This complex model includes strategies for motor recruitment control, increasing performance during a task, the enhancement of patients’ motivation and engagement, and trainings to empower cognitive functions, to increase cardiorespiratory fitness, to increase quality of movement, and to improve balance and motor control. Each of these specific endpoints should be addressed and concur in a different manner to the rehabilitation user-tailored program in stroke.

The efficacy of the robotic training in arm and walking neurorehabilitation after stroke has been proven in several trials; furthermore, the debate has still been open and there is no possibility at the moment to perform only machine aided training [5]. It should be noted that the machines provide the basics and the therapist’s task is to implement these basics into more complex tasks; thus, no machine can replace the experienced therapists. From the other side, the high costs of such robots limit their diffusion, but the possibility that more robots can be used to treat more patients at the same time with only one physiotherapist monitoring all of them should decrease the cost of each therapy [6]. In this special issue, S. Masiero et al. analyzed the costs of the 5 years experiments on arm robotic training in hospital setting in subacute stroke, reaching this conclusion “Robotic upper limb rehabilitation after acute stroke by NeReBot: evaluation of treatment costs.” The increase of the rehabilitation offers in terms of number of therapies provided without increasing the costs is mandatory. In this line telerehabilitation is an important strategy when coupled to an early discharge. M. Agostini and colleagues showed us the feasibility and the efficacy of a home telerehabilitation protocol in poststroke anomia “Telerehabilitation in poststroke anomia.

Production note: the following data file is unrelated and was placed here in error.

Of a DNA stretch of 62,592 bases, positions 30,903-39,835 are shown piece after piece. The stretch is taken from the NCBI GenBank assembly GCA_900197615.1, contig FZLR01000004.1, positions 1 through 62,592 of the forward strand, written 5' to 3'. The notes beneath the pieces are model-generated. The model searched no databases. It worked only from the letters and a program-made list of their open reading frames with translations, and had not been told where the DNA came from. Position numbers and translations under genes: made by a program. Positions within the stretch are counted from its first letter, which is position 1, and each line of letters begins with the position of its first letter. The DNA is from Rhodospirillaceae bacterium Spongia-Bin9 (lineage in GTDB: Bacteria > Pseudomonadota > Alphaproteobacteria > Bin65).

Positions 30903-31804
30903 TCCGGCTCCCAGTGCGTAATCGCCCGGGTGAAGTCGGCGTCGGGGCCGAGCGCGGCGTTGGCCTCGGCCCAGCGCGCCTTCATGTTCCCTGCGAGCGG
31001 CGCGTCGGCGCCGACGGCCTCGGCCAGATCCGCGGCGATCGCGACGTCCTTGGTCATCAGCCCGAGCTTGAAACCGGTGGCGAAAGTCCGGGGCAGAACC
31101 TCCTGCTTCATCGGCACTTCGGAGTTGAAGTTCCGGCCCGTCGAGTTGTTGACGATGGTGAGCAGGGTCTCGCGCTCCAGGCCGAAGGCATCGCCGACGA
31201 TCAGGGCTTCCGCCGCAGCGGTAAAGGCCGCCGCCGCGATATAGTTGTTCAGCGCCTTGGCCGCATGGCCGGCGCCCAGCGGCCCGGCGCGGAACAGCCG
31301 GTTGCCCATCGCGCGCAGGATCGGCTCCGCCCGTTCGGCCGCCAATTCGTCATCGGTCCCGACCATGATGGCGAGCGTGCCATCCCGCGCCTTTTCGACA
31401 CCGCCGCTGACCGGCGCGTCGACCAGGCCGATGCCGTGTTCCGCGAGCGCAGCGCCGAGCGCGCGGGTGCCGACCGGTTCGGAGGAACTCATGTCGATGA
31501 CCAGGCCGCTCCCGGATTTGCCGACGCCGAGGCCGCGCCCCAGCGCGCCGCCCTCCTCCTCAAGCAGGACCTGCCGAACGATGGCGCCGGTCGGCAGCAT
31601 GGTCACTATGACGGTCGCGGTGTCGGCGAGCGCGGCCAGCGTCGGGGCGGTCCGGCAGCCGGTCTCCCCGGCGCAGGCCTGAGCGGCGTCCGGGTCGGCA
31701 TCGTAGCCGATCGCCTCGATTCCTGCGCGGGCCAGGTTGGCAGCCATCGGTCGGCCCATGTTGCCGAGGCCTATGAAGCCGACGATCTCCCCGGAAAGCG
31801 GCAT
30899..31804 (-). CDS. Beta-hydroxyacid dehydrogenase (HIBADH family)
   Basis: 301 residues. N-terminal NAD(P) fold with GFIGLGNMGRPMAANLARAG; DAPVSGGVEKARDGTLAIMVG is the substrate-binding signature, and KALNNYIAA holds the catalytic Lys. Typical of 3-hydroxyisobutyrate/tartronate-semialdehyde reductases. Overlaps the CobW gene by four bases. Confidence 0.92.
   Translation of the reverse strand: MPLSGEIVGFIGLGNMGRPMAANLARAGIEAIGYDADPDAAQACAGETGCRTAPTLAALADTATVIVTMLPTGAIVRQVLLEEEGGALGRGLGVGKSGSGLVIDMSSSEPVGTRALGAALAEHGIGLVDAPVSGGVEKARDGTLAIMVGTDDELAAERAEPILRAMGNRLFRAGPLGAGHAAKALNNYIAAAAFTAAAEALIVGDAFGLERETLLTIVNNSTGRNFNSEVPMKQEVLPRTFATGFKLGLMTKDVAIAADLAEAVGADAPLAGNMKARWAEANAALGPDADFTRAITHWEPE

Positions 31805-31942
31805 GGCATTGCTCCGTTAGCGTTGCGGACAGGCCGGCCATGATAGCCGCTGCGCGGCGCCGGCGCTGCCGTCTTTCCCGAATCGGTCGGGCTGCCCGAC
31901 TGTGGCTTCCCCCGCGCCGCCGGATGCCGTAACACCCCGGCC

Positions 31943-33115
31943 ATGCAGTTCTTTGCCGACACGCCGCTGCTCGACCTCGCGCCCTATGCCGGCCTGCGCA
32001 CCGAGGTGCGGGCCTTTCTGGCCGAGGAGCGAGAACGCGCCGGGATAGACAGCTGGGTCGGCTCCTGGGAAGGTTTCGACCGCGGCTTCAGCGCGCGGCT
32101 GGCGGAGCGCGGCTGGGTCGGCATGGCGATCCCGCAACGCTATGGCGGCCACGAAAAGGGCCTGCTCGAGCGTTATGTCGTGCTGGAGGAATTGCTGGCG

Video game-based therapy and the virtual reality system are playing an important role in reducing costs, especially, using commercial gaming systems, and augmenting the involvement of patients’ attention and participation to the exercise/game. A paper in this special issue for the first time has shown that the balance training performed using a commercial console is more effective than the conventional therapy: “The efficacy of balance training with video game-based therapy in subacute stroke patients: a randomized controlled trial.” Furthermore, the development of a patients’ tailored system with specific exercises and specific augmented feedback as described in the paper of P. Kiper et al. “Reinforced feedback in virtual environment for rehabilitation of upper extremity dysfunction after stroke: preliminary data from a randomized controlled trial” provides a next step toward this aim.